Stuart Lancaster hailed England’s 20-13 victory over Australia at Twickenham as “a great start” to the autumn internationals. Second-half tries by captain Chris Robshaw and fly-half Owen Farrell, who also kicked 10 points, guided England home after they trailed 13-6 at the interval.
Dogged England impress 2003 World Cup class with fightback against Australia
LONDON // Stuart Lancaster hailed England’s 20-13 victory over Australia at Twickenham on Saturday as “a great start” to the autumn internationals.
Second-half tries by captain Chris Robshaw and fly-half Owen Farrell, who also kicked 10 points, guided England home after they trailed 13-6 at the interval.
While much of the performance was dour and dogged, rather than exhilarating attacking rugby, England coach Lancaster was delighted to avenge last season’s home defeat against the Wallabies, who are in England’s 2015 World Cup group.
“I was delighted with the composure we showed in the second half and I thought we deserved the win,” he said.
“We had some big players missing, three players making their first start in a Test match at Twickenham, a new guy running the lineout and Australia had been together since before the [British & Irish] Lions series.
“To go out and get the win like we did, it is a great start for us.
“Last year, we lost to Australia in the equivalent game, which put us under pressure. It is a lot easier to build momentum from a win.”
These remain dark times for Australia, who were kept scoreless after the break. This was an eighth defeat in 11 Test matches in a year that already contains a series defeat to the Lions and a third-place finish in the Rugby Championship where their only wins came against Argentina.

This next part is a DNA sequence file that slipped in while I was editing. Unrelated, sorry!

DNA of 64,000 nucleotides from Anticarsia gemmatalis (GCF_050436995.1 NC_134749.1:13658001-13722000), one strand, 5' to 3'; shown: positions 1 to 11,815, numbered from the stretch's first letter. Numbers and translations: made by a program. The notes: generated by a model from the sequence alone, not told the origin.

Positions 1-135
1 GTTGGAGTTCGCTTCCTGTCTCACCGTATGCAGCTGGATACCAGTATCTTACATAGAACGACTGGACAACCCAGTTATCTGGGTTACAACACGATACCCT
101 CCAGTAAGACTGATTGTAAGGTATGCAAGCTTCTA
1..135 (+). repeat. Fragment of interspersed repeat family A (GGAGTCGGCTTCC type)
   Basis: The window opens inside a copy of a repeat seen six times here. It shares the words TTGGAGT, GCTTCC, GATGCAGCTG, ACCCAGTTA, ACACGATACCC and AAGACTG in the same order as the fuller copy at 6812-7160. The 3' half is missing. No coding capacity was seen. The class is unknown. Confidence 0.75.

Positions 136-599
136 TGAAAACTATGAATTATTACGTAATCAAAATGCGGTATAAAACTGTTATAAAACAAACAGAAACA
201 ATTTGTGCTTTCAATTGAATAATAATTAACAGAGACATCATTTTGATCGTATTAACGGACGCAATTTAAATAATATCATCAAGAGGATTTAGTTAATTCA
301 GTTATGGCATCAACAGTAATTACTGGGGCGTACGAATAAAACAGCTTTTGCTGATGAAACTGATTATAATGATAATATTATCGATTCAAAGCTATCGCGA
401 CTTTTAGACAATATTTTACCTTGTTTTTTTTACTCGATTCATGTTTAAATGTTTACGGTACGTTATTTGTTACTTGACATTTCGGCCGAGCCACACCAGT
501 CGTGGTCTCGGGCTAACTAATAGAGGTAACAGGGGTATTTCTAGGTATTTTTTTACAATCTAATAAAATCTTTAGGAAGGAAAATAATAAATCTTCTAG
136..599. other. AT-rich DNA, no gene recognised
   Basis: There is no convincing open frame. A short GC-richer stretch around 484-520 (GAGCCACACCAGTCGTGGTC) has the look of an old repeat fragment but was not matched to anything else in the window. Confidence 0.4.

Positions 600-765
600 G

“It’s another learning process for us,” said the Wallabies No 8 Ben Mowen, who was captain after James Horwill was stripped of the armband this week. “We’ll take a lot of good things out of today, especially from the first half, and try and fix the things that didn’t go so well in the second.”
The game was watched by members of England’s 2003 World Cup-winning squad, including captain Martin Johnson and drop-goal hero Jonny Wilkinson, as the 10th anniversary of that final victory over Australia in Sydney looms.
Lancaster said: “We were very aware of them being in the crowd and we wanted to do them proud. They inspire the players in our team with their achievements.
Ewen McKenzie, the Australia coach, said his team had been punished for their second-half display, when they conceded 14 unanswered points.
And there were Australian concerns about England’s opening try, which was started by a Mile Brown break, although replays appeared to show the fullback had his foot on the touchline.
“That was a 90-metre turnaround and there is seven points at the end of it. Theoretically, we should have been having a lineout five metres out (from England’s line). You can’t say those things don’t have an impact on the game, but I guess that is the vagaries of rugby,” said McKenzie, who also thought England’s second try should have been ruled out for an obstruction.
“We can debate those things until you are blue in the face. It’s not going to change the outcome.”
Andy Farrell, the England backs coach, saluted debutant centre Joel Tomkins, whose first Test in the white shirt came on the same day as his brother Sam lined up for England’s Rugby League World Cup rugby league team against Ireland.
Like Tomkins, Farrell had also switched rugby codes and progressed to England’s 15-a-side team.
“The hardest thing is the pressure you put on yourself,” Farrell said. “You know the spotlight is on you. You have come over from another code and there is a bit more heat on your back.
“Joel stood up in front of the boys on Thursday and he told them the reason why he came over was to wear the shirt and his main focus was to do his teammates proud. It was an emotional day for him today.”
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